The Relevance of Islamic Law to Non-Muslims in Muslim Juridical Sources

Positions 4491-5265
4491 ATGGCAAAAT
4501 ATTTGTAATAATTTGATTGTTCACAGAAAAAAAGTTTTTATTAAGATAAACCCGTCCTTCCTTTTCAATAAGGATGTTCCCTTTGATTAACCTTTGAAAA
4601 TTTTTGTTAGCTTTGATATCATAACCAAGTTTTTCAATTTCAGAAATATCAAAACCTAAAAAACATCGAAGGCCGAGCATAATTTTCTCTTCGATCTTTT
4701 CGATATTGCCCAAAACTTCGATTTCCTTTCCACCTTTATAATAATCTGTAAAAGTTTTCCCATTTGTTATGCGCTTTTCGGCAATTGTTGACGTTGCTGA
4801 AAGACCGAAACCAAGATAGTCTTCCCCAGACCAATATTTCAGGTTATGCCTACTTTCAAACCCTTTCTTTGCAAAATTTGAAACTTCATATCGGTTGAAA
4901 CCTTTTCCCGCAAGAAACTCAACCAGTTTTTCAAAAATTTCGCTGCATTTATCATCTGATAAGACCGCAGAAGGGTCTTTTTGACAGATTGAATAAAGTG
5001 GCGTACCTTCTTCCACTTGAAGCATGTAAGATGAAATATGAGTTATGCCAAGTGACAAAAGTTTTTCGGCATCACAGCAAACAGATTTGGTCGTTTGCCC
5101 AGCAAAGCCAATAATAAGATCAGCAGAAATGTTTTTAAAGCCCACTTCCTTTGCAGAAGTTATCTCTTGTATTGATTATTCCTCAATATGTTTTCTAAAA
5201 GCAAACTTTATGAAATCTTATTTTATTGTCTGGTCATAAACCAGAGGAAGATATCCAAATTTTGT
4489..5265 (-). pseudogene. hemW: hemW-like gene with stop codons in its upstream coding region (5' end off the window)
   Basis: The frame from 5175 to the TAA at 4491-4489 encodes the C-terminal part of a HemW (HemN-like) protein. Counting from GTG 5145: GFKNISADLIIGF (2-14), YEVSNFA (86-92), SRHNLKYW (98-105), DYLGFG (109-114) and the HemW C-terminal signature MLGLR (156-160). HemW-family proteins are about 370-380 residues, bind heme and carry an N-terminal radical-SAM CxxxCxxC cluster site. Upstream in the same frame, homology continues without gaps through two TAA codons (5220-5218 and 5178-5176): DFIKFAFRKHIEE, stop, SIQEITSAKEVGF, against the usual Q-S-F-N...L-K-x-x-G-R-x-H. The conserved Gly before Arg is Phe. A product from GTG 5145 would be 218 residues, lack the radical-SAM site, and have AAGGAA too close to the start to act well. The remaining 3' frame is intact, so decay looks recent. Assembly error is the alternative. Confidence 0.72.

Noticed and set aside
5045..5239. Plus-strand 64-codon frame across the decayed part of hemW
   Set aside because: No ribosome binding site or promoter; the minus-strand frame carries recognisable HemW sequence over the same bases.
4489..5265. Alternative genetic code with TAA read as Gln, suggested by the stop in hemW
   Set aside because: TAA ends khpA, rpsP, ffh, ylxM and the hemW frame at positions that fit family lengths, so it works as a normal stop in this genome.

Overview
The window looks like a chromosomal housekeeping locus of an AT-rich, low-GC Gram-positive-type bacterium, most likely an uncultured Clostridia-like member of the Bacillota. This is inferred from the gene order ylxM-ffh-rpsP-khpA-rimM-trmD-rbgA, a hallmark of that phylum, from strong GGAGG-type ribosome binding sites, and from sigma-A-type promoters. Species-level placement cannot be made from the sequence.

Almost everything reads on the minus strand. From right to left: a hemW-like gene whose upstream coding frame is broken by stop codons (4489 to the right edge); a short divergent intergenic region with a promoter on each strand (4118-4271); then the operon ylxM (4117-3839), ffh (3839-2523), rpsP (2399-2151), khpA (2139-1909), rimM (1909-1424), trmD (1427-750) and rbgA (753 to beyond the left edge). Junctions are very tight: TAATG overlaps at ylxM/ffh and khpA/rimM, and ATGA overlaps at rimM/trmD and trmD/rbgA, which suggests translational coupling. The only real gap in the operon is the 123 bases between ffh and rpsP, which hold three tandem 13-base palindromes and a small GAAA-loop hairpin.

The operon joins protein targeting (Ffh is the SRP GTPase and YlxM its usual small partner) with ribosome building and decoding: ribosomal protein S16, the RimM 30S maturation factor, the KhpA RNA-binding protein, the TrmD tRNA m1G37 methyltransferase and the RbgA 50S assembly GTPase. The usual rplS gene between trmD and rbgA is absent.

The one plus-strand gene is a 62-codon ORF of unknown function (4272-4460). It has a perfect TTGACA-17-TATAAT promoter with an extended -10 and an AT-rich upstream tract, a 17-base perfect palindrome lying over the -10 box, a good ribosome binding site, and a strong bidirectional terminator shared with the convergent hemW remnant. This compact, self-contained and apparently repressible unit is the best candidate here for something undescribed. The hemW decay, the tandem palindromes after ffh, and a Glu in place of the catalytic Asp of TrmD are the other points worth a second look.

A standard question in early and medieval works of uṣūl al-fiqh (the theory and principles of Islamic jurisprudence) was whether non-Muslims were addressed by the specific rules of Islamic law and meant to abide by them. Despite some evidence that it was rooted in legal issues that early Muslim societies faced, a later trend in uṣūl al-fiqh turned it into a rather pedantic subject irrelevant to real life in these societies, as some notable Muslim jurists believed it to be. By examining how the question was discussed prior to the rise of the Ottoman and modern legal systems, this article argues that it likely originated in early discussions of real cases from everyday life in Muslim societies, an origin that was later obscured by abstract legal and theological discussions that nearly severed it from that early context and turned it into an offshoot of broader, mostly theoretical issues. This study examines that likely origin of the question, which contributes to our understanding of not only the question itself, but also the extent to which issues of uṣūl al-fiqh were related to actual considerations, even when they seemed only part of theoretical debates.
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